Results and Discussion

The work-flow of the study was shown in Fig. 1.

Fig. 1.

A complete workflow of the study.

Sequence and similarity information

The Blastp result against non-redundant and SwissProt database showed homology with other hydrolase and sulfurtransferase proteins (Tables 2 and 3). Multiple sequence alignment (Supplementary Fig. 1) was considered the FASTA sequences of the hypothetical protein (SCO0618) and the homologous annotated proteins. For the confirmation of homology assessment between the proteins, down to the complex and subunit level, phylogenetic analysis was also performed. Phylogenetic tree was constructed based on the alignment and BLAST result which gives the similar concept about the protein (Fig. 2). The distances between branches are also included.

Similar protein obtained from non-redundant UniProt KB/SwissProt sequences

Similar protein obtained from UniProt database

Fig. 2.

Phylogenic trees with true distance of different hydrolases proteins.

Physicochemical features

The protein consist of 461 amino acids, among the most abundant were Ala (92) followed by Val (51), Arg (42), Gly (41), Leu (40), Asp (32), Glu (30), Pro (26), Thr (21), Ser (19), His (17), Phe (11), Ile (10), Tyr (8), Trp (6), Asn (5), Gln (4), Met (4), and Cys (2). The calculated molecular weight was 48216.15 Da and theoretical pI was 5.27 indicating the protein to be negatively charged. Total number of positively charged residues (Arg + Lys) and the total number of negatively charged residues (Asp + Glu) were found to be 62 and 42, respectively. The computed instability index was 32.67 classifying the protein as stable one. Aliphatic index was 94.34 which gives an indication of proteins’ stability over a wide temperature range. The grand average of hydropathicity (GRAVY) was 0.053. Positive value of GRAVY indicates that the protein is polar. Protein half-life computed was found to be 30 h in mammalian reticulocytes (in vitro), >20 hours in yeast (in vivo), >10 h in Escherichia coli (in vivo). And the molecular formula of protein was identified as C2119H3350N636O643S6.

Functional annotation of the hypothetical protein

The conserved domain search tool revealed that this hypothetical protein sequence was found to have two domains, MBL-fold metallo-hydrolase domain (accession No. cd07724) and rhodanese homology domain (RHOD) (accession No. cd00158). The result was also checked by two other domain searching tools namely InterProScan and Pfam. Pfam server predicted the Rhodanese like domain at 362–444 amino acid residues with an e-value of 2.3e-05 and Metallo-beta-lactamase superfamily domain at 16–171 amino acid residues with an e-value of 4.7e-07. InterproScan server predicted Rhodanese like domain at 249–454 amino acid residues and Metallo-beta-lactamas domain at 13–180 amino acid residues. Rhodanese like domain, lactamase-B and MreB-Mbl domains were also found by Motif server. Superfamily search revealed present of Metallo-hydrolase/oxidoreductase and rhodanese/cell cycle control phosphatase superfamily. β-Lactamases can catalyze the hydrolysis of a wide range of β-lactam antibiotics. Members of the MBL-fold metallohydrolase superfamily are mainly hydrolytic enzymes which carry out various biological functions. Both the active and inactive version of the Rhodanese domain in a variety of proteins including certain protein phosphatases, sulfide dehydrogenases, certain stress proteins and sulfuryl transferases, where they are thought to play a regulatory role in multidomain proteins (Fig. 3). All these results confirm the presence of hydrolytic enzyme containing domains in this protein. Fold pattern recognition by PFP-FunDSeqE tool revealed the presence of a ‘(TIM)-barrel’ fold within the protein sequence. (TIM)-barrel structure is generally eight stranded α/β barrel. The x-axis of the graph represents the position in the protein of amino acid number (starting at the N-terminus) and the y-axis shows the coiled coil whereas ‘Window’ refers to the width of the amino acid ‘window’ that is scanned at one time (Fig. 4).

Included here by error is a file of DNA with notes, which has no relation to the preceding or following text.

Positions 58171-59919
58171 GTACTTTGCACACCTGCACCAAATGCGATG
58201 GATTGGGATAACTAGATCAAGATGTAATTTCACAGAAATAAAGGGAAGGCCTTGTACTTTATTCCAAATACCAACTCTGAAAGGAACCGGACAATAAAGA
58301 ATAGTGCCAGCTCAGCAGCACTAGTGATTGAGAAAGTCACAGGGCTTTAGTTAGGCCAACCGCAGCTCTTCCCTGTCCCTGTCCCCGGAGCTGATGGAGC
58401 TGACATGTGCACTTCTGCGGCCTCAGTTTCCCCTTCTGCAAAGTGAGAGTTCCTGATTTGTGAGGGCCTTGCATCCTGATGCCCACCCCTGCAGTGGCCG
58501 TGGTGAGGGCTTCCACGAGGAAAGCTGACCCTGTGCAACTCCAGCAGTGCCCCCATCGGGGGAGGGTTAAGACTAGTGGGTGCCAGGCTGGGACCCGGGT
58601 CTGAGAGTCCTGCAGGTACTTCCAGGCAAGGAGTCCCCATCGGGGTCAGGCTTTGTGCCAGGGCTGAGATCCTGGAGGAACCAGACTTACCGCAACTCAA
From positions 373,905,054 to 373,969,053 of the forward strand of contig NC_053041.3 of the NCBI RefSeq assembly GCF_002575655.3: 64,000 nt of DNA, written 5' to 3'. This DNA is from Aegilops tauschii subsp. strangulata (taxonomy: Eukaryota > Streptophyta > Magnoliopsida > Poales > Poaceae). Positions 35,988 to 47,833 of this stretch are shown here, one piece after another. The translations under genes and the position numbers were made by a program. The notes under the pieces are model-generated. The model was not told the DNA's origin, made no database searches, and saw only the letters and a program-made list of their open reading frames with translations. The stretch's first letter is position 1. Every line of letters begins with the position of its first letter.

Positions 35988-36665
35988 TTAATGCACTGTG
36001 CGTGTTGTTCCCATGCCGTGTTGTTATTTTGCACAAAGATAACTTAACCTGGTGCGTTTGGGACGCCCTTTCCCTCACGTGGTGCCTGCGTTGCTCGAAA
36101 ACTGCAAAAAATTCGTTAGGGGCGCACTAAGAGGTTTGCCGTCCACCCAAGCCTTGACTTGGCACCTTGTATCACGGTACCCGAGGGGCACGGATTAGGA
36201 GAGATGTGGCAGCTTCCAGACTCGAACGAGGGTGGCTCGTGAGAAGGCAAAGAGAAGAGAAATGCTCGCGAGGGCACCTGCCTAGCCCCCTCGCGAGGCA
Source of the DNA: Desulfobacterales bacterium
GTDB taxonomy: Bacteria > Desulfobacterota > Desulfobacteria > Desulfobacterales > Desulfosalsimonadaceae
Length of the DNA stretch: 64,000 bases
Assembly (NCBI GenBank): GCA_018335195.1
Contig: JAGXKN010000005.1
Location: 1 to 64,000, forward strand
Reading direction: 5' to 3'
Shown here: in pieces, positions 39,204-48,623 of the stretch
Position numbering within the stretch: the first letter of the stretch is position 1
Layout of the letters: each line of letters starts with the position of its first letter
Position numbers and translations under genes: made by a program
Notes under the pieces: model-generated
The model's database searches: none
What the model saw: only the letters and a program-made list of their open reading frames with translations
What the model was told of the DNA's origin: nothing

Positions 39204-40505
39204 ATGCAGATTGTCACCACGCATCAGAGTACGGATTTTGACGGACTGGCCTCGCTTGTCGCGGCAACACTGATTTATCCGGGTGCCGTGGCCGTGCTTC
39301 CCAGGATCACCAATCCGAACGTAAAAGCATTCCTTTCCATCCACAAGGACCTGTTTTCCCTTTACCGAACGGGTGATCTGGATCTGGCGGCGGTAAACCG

Fig. 3.

Functional annotation of the hypothetical protein.

Fig. 4.

Coil depicts the heptads corresponding to the residue windows 14 (green), 21(blue), and 28 (red).

Subcellular localization nature

Subcellular localization analysis was predicted by CELLO and validated by PSORTb, SOSUIGramN, and PSLpred. The subcellular localization of the hypothetical protein was predicted to be a cytoplasmic protein (Table 4). Absent of transmembrane helices predicted by THMM and HMMTOP also emphasizes the result of being a cytoplasmic protein. Also, CCTOP server predicted that the query protein was not a transmembrane protein. All these results summarize the protein as a cytoplasmic one.